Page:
NACo conference costs Gloucester taxpayers over $4,000
It cost Gloucester County just over $4,000 to send two county officials to a National Association of Counties (NACo) conference in Reno, Nevada, last month.
According to county finance records, Gloucester County paid $1,972.85 to send county administrator Brenda Garton and another $2,215.21 to send Gregory Woodard, Ware District representative to the Gloucester County Board of Supervisors, to the conference.
Woodard exceeded a cap of $1,500 on annual travel expenses per supervisor with the latest trip. The board voted 4-2 in April to trim each individual board member’s budget for travel. Those voting against were Gloucester Point District supervisor Bobby Crewe and At-Large supervisor Michelle Ressler. Woodard was absent from that meeting.
At that same meeting the board voted, per Ressler’s request, to allow any board member to allocate any of their leftover budgets to another board member.
Crewe and Abingdon District supervisor Christian "Buddy" Rilee both agreed to a request from Woodard to share part of their travel budgets with him, according to county spokesperson Christi Lewis.
It cost the county $490 for Woodard and $465 for Garton to register for the conference; airfare for Garton was $692.70 and for Woodard, was $570.50. Lodging and meals for Woodard cost the county $1,129.71 and for Garton, $1,231.29. Garton did reimburse the county $336.12 for miscellaneous expenses, which may have included some meals.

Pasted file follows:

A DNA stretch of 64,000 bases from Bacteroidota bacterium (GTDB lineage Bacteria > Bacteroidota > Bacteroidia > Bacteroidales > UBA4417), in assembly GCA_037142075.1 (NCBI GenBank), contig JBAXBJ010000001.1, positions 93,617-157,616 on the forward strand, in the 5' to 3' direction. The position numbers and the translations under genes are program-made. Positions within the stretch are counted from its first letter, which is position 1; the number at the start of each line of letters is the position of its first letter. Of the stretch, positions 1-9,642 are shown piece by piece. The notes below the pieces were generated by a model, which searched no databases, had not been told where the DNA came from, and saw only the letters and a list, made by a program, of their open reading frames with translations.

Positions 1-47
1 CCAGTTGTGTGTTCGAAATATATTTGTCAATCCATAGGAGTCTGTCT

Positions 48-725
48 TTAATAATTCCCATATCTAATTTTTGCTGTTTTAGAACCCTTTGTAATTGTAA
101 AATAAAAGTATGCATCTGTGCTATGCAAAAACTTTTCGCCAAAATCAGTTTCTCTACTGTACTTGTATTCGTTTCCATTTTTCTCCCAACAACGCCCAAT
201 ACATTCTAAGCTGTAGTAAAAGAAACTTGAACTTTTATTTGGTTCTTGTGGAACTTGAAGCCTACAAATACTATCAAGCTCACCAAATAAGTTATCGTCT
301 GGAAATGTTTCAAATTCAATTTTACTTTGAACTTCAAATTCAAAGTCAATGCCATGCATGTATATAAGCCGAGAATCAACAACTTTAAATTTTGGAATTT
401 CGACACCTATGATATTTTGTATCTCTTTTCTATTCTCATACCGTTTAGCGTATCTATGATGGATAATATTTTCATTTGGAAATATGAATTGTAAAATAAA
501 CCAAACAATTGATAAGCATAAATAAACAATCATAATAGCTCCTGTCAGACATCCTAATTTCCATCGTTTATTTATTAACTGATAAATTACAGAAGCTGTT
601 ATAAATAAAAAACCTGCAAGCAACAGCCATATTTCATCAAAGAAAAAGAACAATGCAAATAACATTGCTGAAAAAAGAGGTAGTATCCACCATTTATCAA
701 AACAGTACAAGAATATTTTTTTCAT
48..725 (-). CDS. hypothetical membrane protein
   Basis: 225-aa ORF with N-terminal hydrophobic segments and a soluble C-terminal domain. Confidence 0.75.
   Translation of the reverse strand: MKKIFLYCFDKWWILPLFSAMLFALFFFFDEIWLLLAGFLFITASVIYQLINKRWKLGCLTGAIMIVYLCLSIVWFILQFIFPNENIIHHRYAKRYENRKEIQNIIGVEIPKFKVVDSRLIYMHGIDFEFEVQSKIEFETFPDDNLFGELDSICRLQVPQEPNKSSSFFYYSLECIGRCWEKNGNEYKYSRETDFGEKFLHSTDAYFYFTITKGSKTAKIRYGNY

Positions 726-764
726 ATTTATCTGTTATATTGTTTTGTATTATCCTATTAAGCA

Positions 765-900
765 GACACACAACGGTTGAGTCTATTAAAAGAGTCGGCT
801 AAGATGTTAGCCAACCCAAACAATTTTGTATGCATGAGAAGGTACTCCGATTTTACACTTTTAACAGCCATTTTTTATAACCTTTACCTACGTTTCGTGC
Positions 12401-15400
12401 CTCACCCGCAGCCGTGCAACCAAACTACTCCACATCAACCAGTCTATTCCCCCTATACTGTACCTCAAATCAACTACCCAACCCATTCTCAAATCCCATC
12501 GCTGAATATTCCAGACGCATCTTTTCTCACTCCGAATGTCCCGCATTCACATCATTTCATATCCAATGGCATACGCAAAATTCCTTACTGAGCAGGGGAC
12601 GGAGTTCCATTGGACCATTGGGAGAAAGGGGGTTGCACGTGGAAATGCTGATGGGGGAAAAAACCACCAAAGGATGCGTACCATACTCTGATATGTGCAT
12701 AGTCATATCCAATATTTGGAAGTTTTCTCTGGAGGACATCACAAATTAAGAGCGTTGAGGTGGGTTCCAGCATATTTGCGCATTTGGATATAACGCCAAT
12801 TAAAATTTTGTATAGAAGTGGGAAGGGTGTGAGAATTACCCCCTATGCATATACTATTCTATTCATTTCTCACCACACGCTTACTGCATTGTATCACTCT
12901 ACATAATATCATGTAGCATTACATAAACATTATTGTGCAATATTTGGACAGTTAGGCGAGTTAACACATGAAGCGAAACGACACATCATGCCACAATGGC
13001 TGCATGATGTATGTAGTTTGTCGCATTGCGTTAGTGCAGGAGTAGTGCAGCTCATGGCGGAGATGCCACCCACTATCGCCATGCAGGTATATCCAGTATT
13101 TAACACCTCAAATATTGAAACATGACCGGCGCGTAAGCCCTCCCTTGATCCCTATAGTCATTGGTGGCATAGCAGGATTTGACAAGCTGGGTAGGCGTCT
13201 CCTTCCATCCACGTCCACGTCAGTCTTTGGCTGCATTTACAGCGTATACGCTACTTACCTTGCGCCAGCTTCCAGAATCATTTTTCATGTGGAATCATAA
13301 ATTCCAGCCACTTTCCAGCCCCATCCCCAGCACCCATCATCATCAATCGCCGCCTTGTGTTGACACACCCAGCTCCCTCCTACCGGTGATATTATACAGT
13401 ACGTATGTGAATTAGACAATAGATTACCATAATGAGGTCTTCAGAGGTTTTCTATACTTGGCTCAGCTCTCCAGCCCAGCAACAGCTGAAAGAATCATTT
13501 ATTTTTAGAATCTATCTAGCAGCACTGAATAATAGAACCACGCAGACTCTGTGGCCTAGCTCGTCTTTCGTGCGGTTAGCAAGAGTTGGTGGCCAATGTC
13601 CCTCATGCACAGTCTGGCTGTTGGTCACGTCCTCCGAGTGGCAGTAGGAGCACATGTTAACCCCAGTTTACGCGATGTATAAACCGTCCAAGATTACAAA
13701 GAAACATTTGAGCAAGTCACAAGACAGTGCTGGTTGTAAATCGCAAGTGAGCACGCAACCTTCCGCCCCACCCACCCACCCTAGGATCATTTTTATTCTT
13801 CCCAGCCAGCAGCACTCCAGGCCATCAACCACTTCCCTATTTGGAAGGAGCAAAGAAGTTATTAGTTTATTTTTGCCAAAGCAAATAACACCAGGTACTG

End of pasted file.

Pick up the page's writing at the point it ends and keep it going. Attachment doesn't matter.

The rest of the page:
According to a NACo press release, economic recovery and how counties can do more with less during these tough times were the major themes of the conference that was held July 16-20.
The release stated conference participants attended a variety of sessions to gain deeper understanding of issues affecting county government. Examples included health reform implementation; Gulf oil spill response and effects on counties; growing green economies and innovative energy efficiency efforts; and leveraging federal funding for community-wide energy efficiency.
Other sessions explored criminal justice efficiency efforts; using technology to enhance court operations; county consolidation, job restructuring, and regional partnerships.